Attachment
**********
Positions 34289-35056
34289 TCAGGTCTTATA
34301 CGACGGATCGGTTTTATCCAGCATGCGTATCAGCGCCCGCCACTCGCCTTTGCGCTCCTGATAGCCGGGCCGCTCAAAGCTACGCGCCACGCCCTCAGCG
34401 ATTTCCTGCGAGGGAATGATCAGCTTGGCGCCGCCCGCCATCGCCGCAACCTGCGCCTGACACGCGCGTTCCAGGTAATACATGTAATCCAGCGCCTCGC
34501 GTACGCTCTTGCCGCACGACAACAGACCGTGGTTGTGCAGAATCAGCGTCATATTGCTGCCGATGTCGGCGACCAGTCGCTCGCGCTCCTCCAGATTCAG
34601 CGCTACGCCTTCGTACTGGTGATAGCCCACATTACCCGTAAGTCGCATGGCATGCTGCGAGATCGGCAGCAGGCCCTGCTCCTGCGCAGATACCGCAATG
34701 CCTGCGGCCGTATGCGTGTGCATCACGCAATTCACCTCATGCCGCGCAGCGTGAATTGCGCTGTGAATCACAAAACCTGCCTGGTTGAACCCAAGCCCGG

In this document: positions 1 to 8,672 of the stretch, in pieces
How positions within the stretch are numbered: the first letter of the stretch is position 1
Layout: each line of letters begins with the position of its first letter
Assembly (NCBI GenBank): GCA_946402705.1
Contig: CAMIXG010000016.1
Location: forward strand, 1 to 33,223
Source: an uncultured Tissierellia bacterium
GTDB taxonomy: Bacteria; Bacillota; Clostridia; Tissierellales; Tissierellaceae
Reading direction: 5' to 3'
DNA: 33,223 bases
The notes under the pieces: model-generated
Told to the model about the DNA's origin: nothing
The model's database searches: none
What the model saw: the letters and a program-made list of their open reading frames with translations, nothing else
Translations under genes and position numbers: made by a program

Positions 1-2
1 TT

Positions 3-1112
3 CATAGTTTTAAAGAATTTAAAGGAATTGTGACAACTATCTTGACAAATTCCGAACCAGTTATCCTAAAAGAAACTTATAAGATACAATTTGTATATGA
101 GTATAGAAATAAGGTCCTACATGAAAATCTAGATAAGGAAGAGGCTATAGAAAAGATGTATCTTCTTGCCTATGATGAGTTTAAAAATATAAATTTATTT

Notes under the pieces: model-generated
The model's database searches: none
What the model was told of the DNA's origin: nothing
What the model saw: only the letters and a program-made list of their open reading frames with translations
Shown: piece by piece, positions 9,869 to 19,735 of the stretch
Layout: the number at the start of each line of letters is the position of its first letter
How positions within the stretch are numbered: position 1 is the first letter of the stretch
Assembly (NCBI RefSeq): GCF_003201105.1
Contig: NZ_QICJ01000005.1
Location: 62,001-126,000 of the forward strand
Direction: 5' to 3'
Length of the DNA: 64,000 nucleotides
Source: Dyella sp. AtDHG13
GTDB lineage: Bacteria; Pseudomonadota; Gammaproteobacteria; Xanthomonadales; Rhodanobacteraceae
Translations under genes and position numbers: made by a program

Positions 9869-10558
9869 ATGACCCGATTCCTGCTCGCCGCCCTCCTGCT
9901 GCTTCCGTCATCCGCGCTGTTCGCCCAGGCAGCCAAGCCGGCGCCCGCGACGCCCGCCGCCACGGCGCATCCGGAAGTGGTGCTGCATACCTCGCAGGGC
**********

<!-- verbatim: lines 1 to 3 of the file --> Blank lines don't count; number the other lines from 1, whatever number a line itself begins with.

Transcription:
Positions 34289-35056
34289 TCAGGTCTTATA
34301 CGACGGATCGGTTTTATCCAGCATGCGTATCAGCGCCCGCCACTCGCCTTTGCGCTCCTGATAGCCGGGCCGCTCAAAGCTACGCGCCACGCCCTCAGCG